Conventional-II 70 2.51 0 0 36.7 40.6
H2CAR-I 50 1.41 276 62 ~100 52.7
H2CAR-II 70 0.92 239 54 ~100 58

I’m saying, treat biomass predominantly as a supplier of carbon atoms, not as an energy source.

—Rakesh Agrawal, Purdue University
Land-area and H2 requirement for conventional and process using PHEVs as a function of drivable distance traveled per single full charge H2CAR of batteries. Click to enlarge.

Agrawal argues that the new process also would be more practical than all-electric or hydrogen-powered cars, in part because of the limited storage capacity of batteries and hydrogen storage tanks.

The tremendous convenience provided by the existing infrastructure for delivering and storing today’s fuels is a huge deterrent to introducing technologies that use only batteries or hydrogen alone. A major advantage of our process is that it would enable us to use the current infrastructure and internal combustion engine technology. It is quite attractive for hybrid electric vehicles and plug-in hybrid electric vehicles.

—Rakesh Agrawal

Realizing this requires significant research in two areas: finding ways to produce cheap hydrogen from carbon-free sources and developing a new type of gasifier needed for the process.

The proposed H2CAR-based processes also have a strong impact on the future areas of research. The primary research emphasis needs to be on cost-effective H2 production from a carbon-free energy source such as solar or nuclear. In addition, efficient, low-cost, and easy-to-operate methods are needed for the conversion of biomass through reaction with H2 to a suitable hydrocarbon liquid fuel. In the short term, the same is true for the conversion of coal to liquid. The current conversion route of gasification followed by a H2-CO liquid conversion reaction is quite inefficient, and an alternative efficient hydrogenation process is highly desirable.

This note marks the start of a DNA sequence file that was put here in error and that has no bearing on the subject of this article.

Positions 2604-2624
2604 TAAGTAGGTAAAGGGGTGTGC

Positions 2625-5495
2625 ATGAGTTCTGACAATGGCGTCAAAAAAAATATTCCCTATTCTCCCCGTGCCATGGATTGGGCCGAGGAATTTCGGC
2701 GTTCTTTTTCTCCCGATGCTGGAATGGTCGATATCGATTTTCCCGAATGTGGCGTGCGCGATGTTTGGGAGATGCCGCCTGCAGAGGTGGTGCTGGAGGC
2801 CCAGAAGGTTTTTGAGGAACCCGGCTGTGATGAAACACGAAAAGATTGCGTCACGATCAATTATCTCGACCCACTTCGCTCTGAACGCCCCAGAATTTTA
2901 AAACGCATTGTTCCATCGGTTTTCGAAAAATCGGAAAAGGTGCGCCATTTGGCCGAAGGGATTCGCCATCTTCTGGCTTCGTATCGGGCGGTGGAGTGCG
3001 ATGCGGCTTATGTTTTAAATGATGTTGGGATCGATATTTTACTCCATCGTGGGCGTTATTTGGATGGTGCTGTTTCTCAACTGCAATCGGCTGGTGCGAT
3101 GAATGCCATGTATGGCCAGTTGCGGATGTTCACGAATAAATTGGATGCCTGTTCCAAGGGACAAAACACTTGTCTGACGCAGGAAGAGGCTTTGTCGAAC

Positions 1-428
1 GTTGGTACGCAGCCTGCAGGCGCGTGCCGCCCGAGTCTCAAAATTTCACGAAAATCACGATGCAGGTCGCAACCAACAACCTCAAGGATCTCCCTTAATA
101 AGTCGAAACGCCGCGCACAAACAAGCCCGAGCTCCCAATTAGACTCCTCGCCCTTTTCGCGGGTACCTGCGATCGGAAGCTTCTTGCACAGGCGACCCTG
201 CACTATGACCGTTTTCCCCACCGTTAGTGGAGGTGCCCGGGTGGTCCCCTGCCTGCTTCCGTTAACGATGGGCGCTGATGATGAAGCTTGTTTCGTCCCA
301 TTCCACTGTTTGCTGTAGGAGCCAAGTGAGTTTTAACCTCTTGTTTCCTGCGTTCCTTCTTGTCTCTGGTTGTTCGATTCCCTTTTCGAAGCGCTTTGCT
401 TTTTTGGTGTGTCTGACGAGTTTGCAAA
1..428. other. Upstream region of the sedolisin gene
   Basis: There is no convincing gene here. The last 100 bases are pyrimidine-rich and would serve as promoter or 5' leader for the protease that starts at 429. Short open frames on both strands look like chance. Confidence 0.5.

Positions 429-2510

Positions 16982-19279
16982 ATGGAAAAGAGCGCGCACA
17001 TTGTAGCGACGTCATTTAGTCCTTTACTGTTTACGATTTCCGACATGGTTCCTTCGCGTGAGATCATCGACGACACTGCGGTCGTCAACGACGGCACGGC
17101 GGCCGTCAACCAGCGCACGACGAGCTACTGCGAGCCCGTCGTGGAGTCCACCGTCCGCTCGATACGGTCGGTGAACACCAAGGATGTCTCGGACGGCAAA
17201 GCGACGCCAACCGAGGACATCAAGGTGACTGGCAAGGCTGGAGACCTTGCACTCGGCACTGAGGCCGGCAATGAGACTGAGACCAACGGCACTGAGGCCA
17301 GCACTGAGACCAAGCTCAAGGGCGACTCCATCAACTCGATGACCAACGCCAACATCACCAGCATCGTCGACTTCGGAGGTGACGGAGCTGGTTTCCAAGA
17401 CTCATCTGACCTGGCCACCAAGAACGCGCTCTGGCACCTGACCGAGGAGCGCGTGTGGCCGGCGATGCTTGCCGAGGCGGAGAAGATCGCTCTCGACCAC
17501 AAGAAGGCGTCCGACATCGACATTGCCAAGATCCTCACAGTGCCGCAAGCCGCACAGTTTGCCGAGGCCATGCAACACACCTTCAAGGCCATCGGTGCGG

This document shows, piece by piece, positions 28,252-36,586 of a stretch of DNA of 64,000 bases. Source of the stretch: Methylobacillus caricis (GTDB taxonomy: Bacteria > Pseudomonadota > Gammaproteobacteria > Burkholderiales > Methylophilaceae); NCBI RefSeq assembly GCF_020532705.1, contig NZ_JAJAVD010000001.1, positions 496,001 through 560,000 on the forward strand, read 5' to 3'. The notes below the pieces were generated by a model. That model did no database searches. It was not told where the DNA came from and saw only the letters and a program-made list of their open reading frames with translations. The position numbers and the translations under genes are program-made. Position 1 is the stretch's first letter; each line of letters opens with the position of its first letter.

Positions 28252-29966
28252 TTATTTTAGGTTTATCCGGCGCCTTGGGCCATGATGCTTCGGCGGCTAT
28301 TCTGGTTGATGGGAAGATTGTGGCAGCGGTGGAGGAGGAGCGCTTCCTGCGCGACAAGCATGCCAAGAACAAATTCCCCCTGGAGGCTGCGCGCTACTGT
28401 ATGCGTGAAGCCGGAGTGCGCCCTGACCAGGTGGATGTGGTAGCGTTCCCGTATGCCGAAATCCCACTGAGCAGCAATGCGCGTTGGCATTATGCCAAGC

In the mean time, until such alternate processes are discovered, the preservation of carbon atoms in the current gasification and H2-CO liquid conversion reaction is essential. A proposed solution in this work is to co-feed H2 and recycle CO2 from the H2-CO liquid conversion reactor to the gasifier. Feasibility and development of such gasifiers especially for biomass will require extensive research.

Purdue has filed a patent for the concept. The approach is in the conceptual stages, and a plan for experimental research is in progress.




Maybe I'm missing something here, but here's my problem with this story:

This method relies on an abundant supply of hydrogen! Last time I checked, we didn't have that. If we had it, a lot of our problems would be solved - we wouldn't need to make biofuel, we could just burn the hydrogen, which would be more efficient.
Unless you make hydrogen from renewable sources, it will produce lots of CO2 (or nuclear waste). In addition, making hydrogen from renewable sources is less efficient than making electricity. It would be more efficient to just run things on electicity.